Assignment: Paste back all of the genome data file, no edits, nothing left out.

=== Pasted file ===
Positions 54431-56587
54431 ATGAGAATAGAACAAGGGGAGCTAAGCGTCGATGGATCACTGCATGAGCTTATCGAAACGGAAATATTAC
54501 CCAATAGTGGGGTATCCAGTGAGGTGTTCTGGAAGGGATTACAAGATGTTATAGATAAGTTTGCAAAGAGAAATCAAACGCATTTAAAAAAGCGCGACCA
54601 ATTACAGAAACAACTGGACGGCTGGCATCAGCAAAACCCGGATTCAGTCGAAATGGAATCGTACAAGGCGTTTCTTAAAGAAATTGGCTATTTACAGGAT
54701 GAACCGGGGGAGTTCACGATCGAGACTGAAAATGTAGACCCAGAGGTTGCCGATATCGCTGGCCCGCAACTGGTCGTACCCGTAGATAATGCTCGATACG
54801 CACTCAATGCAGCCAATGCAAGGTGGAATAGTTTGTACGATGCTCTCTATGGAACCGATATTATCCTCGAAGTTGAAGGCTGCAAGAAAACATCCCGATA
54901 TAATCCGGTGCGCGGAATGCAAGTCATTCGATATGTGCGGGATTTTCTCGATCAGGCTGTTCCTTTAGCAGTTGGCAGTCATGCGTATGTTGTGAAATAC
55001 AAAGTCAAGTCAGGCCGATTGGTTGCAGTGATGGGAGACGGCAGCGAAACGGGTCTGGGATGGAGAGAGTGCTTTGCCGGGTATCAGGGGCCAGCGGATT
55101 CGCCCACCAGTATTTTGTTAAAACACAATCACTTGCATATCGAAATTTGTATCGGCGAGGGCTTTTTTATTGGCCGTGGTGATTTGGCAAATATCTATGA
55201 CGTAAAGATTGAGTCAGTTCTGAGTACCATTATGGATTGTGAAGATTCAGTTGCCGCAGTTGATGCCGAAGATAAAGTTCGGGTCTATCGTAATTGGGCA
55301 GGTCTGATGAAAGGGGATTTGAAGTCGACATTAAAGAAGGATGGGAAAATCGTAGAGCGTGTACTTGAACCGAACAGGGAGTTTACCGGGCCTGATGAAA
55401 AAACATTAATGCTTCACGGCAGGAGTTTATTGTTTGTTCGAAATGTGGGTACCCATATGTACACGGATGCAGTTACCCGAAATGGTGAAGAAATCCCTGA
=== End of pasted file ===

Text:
Positions 54431-56587
54431 ATGAGAATAGAACAAGGGGAGCTAAGCGTCGATGGATCACTGCATGAGCTTATCGAAACGGAAATATTAC
54501 CCAATAGTGGGGTATCCAGTGAGGTGTTCTGGAAGGGATTACAAGATGTTATAGATAAGTTTGCAAAGAGAAATCAAACGCATTTAAAAAAGCGCGACCA
54601 ATTACAGAAACAACTGGACGGCTGGCATCAGCAAAACCCGGATTCAGTCGAAATGGAATCGTACAAGGCGTTTCTTAAAGAAATTGGCTATTTACAGGAT
54701 GAACCGGGGGAGTTCACGATCGAGACTGAAAATGTAGACCCAGAGGTTGCCGATATCGCTGGCCCGCAACTGGTCGTACCCGTAGATAATGCTCGATACG
54801 CACTCAATGCAGCCAATGCAAGGTGGAATAGTTTGTACGATGCTCTCTATGGAACCGATATTATCCTCGAAGTTGAAGGCTGCAAGAAAACATCCCGATA
54901 TAATCCGGTGCGCGGAATGCAAGTCATTCGATATGTGCGGGATTTTCTCGATCAGGCTGTTCCTTTAGCAGTTGGCAGTCATGCGTATGTTGTGAAATAC
55001 AAAGTCAAGTCAGGCCGATTGGTTGCAGTGATGGGAGACGGCAGCGAAACGGGTCTGGGATGGAGAGAGTGCTTTGCCGGGTATCAGGGGCCAGCGGATT
55101 CGCCCACCAGTATTTTGTTAAAACACAATCACTTGCATATCGAAATTTGTATCGGCGAGGGCTTTTTTATTGGCCGTGGTGATTTGGCAAATATCTATGA
55201 CGTAAAGATTGAGTCAGTTCTGAGTACCATTATGGATTGTGAAGATTCAGTTGCCGCAGTTGATGCCGAAGATAAAGTTCGGGTCTATCGTAATTGGGCA
55301 GGTCTGATGAAAGGGGATTTGAAGTCGACATTAAAGAAGGATGGGAAAATCGTAGAGCGTGTACTTGAACCGAACAGGGAGTTTACCGGGCCTGATGAAA
55401 AAACATTAATGCTTCACGGCAGGAGTTTATTGTTTGTTCGAAATGTGGGTACCCATATGTACACGGATGCAGTTACCCGAAATGGTGAAGAAATCCCTGA